Food / Reviews / The London Economic

Restaurant Review – The Gilbert Scott

The Gilbert Scott Interior

In a similar vein to Marco Pierre White, Jamie Oliver and Gordon Ramsey – Marcus Wareing has become a TV chef personality whose equal parts loved and loathed. Over the past three years, the chef has perhaps become best known as the second toughest judge on MasterChef: The Professionals, but he’s also the name behind three London restaurants.

At one end of the spectrum, Marcus at The Berkeley in Knightsbridge is the chef’s two Michelin-starred mother ship, offering one of the best fine dining experiences in London. At the other end, Tredwell’s in Seven Dials is a more casual affair, serving high-end comfort food that does not require guests to re-mortgage. The Gilbert Scott, thus, falls somewhere between the two. On the ground-floor of the Renaissance Hotel in St. Pancras Station, The Gilbert Scott focuses on a quintessentially British menu that’s served in one of London’s more attractive dining halls – providing you’re able to find it.

Arriving at St. Pancras 30 minutes early, we flit around the station in search of the hotel until a tiny sign points to the hotel via a staircase on the main, piano-lined, concourse between the shops. After walking back and forth, up and down, searching relentlessly for what feels like an eternity, we’re pointed in the right direction of a door that bears no affiliation with the hotel. Here a receptionist tells us to walk to the end of the corridor and turn right, as she points to the left. After turning right and wasting some more valuable eating time swanning around the lobby, we’re finally directed downstairs, along another corridor and boom; we’ve found it. I feel like Howard Carter on discovering the tomb of Tutankhamen, only hungrier.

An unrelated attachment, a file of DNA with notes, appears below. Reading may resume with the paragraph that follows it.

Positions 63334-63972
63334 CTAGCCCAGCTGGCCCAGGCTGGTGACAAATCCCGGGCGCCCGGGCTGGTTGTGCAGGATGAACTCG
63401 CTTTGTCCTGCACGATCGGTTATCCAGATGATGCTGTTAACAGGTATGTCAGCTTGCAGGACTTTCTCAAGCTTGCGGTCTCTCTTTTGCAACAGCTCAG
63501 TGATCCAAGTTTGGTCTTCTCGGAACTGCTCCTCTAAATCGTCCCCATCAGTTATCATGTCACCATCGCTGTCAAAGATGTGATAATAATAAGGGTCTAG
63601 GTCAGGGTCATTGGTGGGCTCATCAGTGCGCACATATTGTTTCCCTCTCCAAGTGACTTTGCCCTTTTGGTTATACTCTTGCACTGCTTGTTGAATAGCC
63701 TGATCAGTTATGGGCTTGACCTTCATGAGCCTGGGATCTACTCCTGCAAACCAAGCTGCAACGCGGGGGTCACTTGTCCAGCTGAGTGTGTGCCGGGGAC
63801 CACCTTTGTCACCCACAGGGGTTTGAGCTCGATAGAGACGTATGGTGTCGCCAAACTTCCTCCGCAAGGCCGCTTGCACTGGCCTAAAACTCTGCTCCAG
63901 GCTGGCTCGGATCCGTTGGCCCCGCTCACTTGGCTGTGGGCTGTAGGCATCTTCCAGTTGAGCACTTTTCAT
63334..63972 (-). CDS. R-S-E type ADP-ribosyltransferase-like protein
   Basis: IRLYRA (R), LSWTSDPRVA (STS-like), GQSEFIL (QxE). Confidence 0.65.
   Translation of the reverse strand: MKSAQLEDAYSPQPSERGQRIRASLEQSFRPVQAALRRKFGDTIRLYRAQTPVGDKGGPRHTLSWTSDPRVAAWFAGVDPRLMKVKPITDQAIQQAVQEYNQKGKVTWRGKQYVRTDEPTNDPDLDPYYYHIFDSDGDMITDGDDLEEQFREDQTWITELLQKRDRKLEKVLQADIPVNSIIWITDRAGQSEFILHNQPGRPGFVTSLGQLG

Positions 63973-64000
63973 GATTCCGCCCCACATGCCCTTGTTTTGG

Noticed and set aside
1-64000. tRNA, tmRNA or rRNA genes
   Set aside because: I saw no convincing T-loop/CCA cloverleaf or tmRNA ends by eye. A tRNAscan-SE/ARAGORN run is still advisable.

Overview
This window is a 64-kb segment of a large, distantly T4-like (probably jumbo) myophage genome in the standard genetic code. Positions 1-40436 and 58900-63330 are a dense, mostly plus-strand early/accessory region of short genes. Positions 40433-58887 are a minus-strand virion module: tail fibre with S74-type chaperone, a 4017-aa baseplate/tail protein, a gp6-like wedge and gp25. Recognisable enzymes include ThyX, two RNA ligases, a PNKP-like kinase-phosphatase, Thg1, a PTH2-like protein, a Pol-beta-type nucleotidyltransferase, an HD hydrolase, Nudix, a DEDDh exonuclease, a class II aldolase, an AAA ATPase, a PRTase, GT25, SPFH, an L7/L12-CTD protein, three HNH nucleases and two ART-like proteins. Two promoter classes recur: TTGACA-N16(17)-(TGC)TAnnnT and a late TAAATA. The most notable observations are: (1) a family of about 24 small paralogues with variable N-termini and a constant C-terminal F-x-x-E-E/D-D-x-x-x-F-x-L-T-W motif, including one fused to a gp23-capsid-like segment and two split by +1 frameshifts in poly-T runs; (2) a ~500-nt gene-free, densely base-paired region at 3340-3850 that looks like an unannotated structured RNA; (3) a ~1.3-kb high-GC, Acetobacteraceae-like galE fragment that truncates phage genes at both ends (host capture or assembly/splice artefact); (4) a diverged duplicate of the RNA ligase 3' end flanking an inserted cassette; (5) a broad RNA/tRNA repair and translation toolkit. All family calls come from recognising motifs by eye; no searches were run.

Inside, the restaurant is undeniably one of the most stunning spaces in London, alongside the likes of Berners Tavern and Savini at The Criterion. Luxurious marble columns stretch from the parquet flooring to the ridiculously high ceilings, placated by wrought iron chandeliers. On the floor, oxblood leather blanquettes are cosy but not seedy, with natural light flooding the room from the windows placed higher than seating level to give a greater sense of intimacy. As well as being illustriously decadent (romantic, even), the space also feels quintessentially British. We half expect a tall-hatted chef to stride across the floor, wheeling a polished silver trolley of over-cooked roasting joints, but – thankfully – there’s no such joy.

Instead, the food is split into a range of dishes that give very little away. As is the case with Marcus Wareing’s other restaurants, dishes are described as a list of key ingredients. Having visited each of the chef’s restaurants, I’m still unable to decide whether this is unapologetically pretentious, or a way of rousing the senses and surprising diners. We wait with baited breath, unsure of exactly what to expect until the plates hit the table. Even the waitress is a little unsure when trying to explain some of the dishes. Irrespective of how the formatting may come across, the list of ingredients read like the work of a chef with an almost arcane understanding of flavours. On paper, ‘Jersey Royals, calçot, Cacklebean Farm egg, crackling, Tunworth’; or ‘pineapple, coconut, guava sorbet, lemongrass’ sound like an absolute delight.